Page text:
In retrospect, the high point of Toxic Sludge was its aroma, which was excellent.  Although competition was offered by its price: a very respectable $2.87 per pint-sized can at the local Total Wine.  Between this and a cup of coffee for the same price, I'd choose the Toxic Sludge every time.  

So, this was a good beer.  No doubt. 

It's seasonal.  While I will surely be able to harness my anticipation of its next arrival, I will definitely buy another the next time it is in stock.  

I admire Toxic Sludge's uniqueness, from name to can design and then, less so, to flavor.  A great aroma, followed by a simply satisfactory beer.  Exact qualities of a three star beer.  Which is what it earns: 3 stars (out of 5) and a lukewarm recommendation.  If you encounter a can, grab it.  Enjoy.  But this is not a small batch offering worth searching for. 


Friday, January 4, 2013

Boulevard's Rye-On-Rye

Today’s review is of one bottle, consumed in two parts, published in one post, but in two sections.   

Got it? 

Think of this post as half-review and half-taste experiment.   

Understanding why may explain much about Rye-On-Rye by the Boulevard Brewing Company.

Rye-On-Rye by the Boulevard Brewing Company
Batch 2013-1
12% ABV
47 IBUs

But, first, some context: 

Rye-On-Rye was introduced to me via moderate fanfare amongst the beer community I trust most.   

Allowing their praise alone to guide, I approached Rye-On-Rye absent of my own due diligence.  That is to say that I knew nothing about this beer other than I really enjoy Boulevard’s Tank 7, and rye beers are among my favorites. 

And, as stated, those I trust enjoyed this year’s Rye-On-Rye. 

So, I anticipated Rye-On-Rye to be something in taste similar to two beers I deeply admire (both highlighted by rye), Founder’s Red’s Rye P.A., and Firestone Walker’s Wookie Jack.   

You now know my basic expectation at the time of first encountering Rye-On-Rye.  Now, let’s talk about the beer. 

Rye-On-Rye poured a very dark copper.  I don’t think identifying it as brown would be overstatement. 

A big, thick head quickly developed, and just as quickly settled to become a thin, icing-like layer. 

Tackling this beer (and I do think “tackling,” is appropriate), I was immediately introduced to a 12.0% alcohol beer, by volume, and one that does not - at least not initially - mask nearly any of it.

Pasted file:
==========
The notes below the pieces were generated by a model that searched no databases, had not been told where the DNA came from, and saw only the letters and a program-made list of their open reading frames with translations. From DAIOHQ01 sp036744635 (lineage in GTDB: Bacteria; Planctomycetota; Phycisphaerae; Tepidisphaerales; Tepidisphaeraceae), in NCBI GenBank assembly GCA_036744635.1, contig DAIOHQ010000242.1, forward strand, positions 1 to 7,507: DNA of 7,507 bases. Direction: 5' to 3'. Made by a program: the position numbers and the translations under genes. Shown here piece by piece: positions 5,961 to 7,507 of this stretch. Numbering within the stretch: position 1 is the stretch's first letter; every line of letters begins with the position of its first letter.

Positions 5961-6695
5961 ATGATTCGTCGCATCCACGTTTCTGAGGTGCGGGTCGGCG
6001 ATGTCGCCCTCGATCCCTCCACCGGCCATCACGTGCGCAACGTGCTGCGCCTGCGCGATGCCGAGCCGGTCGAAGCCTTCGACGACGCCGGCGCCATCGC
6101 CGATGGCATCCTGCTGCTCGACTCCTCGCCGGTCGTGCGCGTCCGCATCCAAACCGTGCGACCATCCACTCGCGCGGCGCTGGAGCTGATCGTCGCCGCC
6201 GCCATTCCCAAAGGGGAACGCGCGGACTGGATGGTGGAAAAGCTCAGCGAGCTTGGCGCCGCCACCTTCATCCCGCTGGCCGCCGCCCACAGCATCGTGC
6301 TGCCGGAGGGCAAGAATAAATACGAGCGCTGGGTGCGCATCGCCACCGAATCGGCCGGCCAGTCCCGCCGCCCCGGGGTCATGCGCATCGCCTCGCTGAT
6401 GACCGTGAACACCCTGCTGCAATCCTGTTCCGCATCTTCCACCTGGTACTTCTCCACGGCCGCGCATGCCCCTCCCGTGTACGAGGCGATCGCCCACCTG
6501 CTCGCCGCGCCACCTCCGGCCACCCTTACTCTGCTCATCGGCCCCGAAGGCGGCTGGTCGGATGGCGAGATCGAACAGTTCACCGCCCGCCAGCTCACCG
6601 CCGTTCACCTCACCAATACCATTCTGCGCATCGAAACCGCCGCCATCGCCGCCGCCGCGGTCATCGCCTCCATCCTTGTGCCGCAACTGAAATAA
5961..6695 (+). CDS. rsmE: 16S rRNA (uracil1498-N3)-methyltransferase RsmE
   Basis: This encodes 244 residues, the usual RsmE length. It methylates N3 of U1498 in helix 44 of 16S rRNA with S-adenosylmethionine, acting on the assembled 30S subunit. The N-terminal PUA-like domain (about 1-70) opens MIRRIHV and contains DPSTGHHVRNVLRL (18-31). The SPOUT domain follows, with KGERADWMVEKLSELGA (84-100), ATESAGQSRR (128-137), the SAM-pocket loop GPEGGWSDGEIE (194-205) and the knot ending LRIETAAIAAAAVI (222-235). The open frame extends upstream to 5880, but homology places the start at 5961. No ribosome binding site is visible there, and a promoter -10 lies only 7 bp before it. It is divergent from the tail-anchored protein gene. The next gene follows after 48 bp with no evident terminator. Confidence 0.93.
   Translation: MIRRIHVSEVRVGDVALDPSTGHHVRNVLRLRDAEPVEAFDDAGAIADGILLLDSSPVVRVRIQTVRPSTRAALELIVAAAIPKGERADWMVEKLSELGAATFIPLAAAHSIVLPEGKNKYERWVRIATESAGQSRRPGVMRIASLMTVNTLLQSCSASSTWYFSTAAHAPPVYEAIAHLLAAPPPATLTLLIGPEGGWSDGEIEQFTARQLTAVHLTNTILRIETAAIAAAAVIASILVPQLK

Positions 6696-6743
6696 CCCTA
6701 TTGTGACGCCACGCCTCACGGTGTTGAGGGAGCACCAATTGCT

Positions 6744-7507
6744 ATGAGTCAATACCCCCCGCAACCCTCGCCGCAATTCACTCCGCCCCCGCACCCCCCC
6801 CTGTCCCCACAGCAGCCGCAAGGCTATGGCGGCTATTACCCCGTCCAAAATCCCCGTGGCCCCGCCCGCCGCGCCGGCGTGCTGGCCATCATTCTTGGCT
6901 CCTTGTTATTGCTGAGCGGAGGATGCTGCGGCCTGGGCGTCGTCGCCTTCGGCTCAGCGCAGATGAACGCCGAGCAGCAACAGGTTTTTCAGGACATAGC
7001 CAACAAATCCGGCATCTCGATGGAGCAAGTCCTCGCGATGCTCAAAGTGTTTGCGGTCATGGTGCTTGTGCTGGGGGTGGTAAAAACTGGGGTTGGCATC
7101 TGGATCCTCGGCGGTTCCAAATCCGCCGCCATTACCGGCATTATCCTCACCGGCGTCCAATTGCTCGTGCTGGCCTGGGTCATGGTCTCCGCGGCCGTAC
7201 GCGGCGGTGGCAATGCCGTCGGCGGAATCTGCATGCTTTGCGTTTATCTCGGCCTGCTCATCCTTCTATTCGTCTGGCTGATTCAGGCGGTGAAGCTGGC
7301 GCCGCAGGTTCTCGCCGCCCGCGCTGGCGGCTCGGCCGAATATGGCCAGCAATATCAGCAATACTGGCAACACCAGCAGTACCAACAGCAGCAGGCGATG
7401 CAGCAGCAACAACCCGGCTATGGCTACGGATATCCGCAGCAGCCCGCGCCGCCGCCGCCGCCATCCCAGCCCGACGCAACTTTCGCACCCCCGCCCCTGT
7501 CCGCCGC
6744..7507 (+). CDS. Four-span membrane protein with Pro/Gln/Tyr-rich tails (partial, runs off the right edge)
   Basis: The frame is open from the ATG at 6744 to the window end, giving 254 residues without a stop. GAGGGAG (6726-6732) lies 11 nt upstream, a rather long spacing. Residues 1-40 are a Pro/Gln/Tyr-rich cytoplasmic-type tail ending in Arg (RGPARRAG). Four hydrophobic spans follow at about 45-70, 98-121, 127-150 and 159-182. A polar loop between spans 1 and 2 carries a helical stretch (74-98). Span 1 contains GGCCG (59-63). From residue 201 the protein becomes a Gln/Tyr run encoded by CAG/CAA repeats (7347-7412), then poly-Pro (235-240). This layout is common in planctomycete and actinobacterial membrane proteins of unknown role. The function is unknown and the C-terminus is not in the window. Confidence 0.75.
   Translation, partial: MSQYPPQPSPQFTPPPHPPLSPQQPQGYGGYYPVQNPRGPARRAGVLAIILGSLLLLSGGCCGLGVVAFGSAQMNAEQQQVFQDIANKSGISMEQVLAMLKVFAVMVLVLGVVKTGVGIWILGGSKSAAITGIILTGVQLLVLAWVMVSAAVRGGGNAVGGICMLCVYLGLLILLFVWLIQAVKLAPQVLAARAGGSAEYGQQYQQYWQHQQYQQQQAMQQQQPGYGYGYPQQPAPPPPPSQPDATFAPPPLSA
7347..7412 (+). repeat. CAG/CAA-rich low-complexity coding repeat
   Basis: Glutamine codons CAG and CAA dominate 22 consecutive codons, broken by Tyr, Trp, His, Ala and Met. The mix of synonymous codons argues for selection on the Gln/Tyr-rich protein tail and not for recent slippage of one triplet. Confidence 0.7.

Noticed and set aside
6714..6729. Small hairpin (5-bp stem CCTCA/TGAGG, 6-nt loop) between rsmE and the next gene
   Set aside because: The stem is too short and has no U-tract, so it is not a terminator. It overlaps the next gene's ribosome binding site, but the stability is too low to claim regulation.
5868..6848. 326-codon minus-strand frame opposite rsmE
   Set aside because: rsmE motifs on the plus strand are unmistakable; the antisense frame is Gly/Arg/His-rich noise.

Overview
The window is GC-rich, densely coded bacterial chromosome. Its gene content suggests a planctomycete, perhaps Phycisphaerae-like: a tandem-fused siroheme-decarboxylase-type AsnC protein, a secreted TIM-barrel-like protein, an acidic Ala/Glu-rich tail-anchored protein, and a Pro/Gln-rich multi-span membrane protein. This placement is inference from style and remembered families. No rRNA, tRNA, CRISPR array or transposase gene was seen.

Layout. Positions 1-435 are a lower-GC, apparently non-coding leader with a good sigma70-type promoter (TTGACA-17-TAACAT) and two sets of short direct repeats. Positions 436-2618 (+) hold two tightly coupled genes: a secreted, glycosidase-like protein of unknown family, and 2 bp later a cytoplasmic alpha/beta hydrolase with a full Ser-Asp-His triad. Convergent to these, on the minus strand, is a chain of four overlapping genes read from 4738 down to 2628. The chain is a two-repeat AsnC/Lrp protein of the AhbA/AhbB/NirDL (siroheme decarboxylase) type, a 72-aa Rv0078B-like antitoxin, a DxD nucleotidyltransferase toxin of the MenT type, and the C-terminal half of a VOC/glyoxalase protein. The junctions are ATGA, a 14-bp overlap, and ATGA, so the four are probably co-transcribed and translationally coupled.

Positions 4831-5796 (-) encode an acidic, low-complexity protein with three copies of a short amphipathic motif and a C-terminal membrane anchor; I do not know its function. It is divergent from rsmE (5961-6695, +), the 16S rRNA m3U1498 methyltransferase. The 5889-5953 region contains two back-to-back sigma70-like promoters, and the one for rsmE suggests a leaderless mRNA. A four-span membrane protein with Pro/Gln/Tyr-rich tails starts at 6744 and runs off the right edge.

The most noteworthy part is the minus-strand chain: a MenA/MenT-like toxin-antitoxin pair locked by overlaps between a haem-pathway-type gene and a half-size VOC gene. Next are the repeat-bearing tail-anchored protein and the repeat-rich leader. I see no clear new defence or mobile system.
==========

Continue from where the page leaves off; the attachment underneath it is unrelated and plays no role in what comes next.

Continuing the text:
The blast from the alcohol should have been no surprise, despite how surprised I was.  The scent was enormous with daunting bourbon overtones.  I should have been prepared. 

My palate was warmed by the alcohol, but not nearly as much as my throat.  And, I can’t lie; the experience, initially, was not exactly pleasant.   

Please recall that I was anticipating the refined balance of Wookey Jack, but was instead met by a vicious challenge to my very manhood. 

For a moment, I may have even gone so far as to describe Rye-On-Rye as cloying.   

But here’s the thing, as I continued to savor Rye-On-Rye, the more it mellowed.  As it did, qualities that its fans adore were beginning to emerge.   

The thought developed that this may be a beer worth cellaring. Time seemed to be Rye-On-Rye’s friend. 

However, being that this particular bomber was already uncorked, such an option seemed restricted.   

Instead, I have saved what remained of that bottle and intend to try again now.  Hopefully the duration of days finished the job that minutes had started.   

So, please continue to read as we journey together toward section two, the taste-experiment.   

Day two. Actually some days removed from the tasting described above.   

Rye-On-Rye produces nearly no head, but maintains some soda-like bubbling. 

I am struck by the remarkable hue of this beer.  Perhaps “copper” or even brown failed to adequately describe Rye-On-Rye’s appearance.   

The term for the exact color escapes me.  However, when one conjures Halloween, I imagine that thought is shaded in the same tint as displayed by this beer.

The hint of bourbon is still active in the aroma, but not nearly as overwhelming as it had been during initial sampling. Sniffing hard, the scent rushes through the nostrils and delivers quickly the same gentle burning in the back of the throat that I recall from Rye-On-Rye’s taste. 

I cautiously sip.   

This beer has certainly mellowed.  While the flavor of the bourbon has evened, its warming effect remains.   

What I do not get from this beer, despite Boulevard’s chosen nomenclature, is much notice of rye.   

I have not had many barleywines; however, Rye-On-Rye reminds me of some barleywines I have tried. 

I am beginning to extract more from this beer.  A caramel sweetness for one. Definitely some pecan residue.  Even a very slight hint of vanilla.  And maybe a grape wine-like thing going on. 

The mouthfeel is quite even, contains little carbonation, and leaves mild sugar stickiness on the teeth. 

All of which are leading me to believe that I truly like the Rye in this Boulevard beer but may be less keen about it being “On Rye.”  This is to say that I would love to try this beer sans barrel-aging. 

Yet, I appreciate the bourbon aspect, although it may be excessive in this particular case. 

However, the complexity of Rye-On-Rye is growing on me, as it did during the first tasting. 

It may be my masculinity attempting to rebuff Rye-On-Rye’s attack, but I find myself truly appreciating this beer. 

I have consistently stated on this blog, rewards complex beers over the boring, so long as the complexity is also enjoyable.  Rye-On-Rye is a beer that the consumer learns to love.  I sure have.   

And so far as being distinct, this beer is very little like anything I have had before. 

Rye-On-Rye deserves, and receives, no less than 3.5 of five possible stars.  I also recommend it, with the note to approach more prepared than I.